I use the Dexcom SEVEN Plus (http://www.dexcom.com/) and really like it. I've tried a Minimed CGM and found it too bulky for my needs.
There is a sensor that you wear (much like an insulin pump site) with a very small wire that stays under your skin. The wire takes glucose readings from your interstitial fluid, not your blood. With the Dexcom system, you have a seperate "receiver", which has the screen you can see the glucose information on, set alerts, etc.
For me, using a CGM has made a huge difference. I can get alerted when I'm dropping or rising fast, so that I can take action before things get out of hand. It will wake me up if I fall below a certain number (that I program in). It shows me how different foods, excerise, stress, and anything else affect my blood sugar. It's a very, very valuable tool to have.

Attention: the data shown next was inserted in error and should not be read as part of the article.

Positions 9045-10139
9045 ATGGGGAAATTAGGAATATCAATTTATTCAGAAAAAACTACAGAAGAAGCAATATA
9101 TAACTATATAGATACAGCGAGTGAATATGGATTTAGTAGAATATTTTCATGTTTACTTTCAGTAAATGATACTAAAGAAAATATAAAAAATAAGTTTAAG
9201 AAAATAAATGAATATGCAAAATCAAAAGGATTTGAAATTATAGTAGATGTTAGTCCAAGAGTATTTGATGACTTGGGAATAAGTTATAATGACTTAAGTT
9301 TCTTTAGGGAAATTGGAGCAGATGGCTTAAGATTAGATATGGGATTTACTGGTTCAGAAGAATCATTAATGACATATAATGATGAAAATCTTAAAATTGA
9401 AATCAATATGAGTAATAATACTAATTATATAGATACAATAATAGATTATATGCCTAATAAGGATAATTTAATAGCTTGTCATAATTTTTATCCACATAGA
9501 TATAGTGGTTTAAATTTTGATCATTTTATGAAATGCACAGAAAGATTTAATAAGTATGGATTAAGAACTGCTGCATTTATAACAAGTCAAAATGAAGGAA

I should also note that my A1C has lowered significantly in the past year, and I attribute a great deal of that success to CGM usage. My last A1C before going on the CGM was 8.2, and the ones after I started wearing the monitor were 7.1 and then 6.5 most recently.
The CGM is not without it's faults - it's another thing to wear and carry around. It can be frustratingly inaccurate sometimes (although, I'd have to say that about 80 - 90% of the time, the readings are within 10 mg/dL), and some people have issues with the adhesives they use.
If you have any specific questions about it, feel free to ask. I also have a picture of the actual sensor you wear on my Juvenation profile page. You can also browse my blog (http://textingmypancreas.blogspot.com) for more pictures of what the receiver looks like, etc.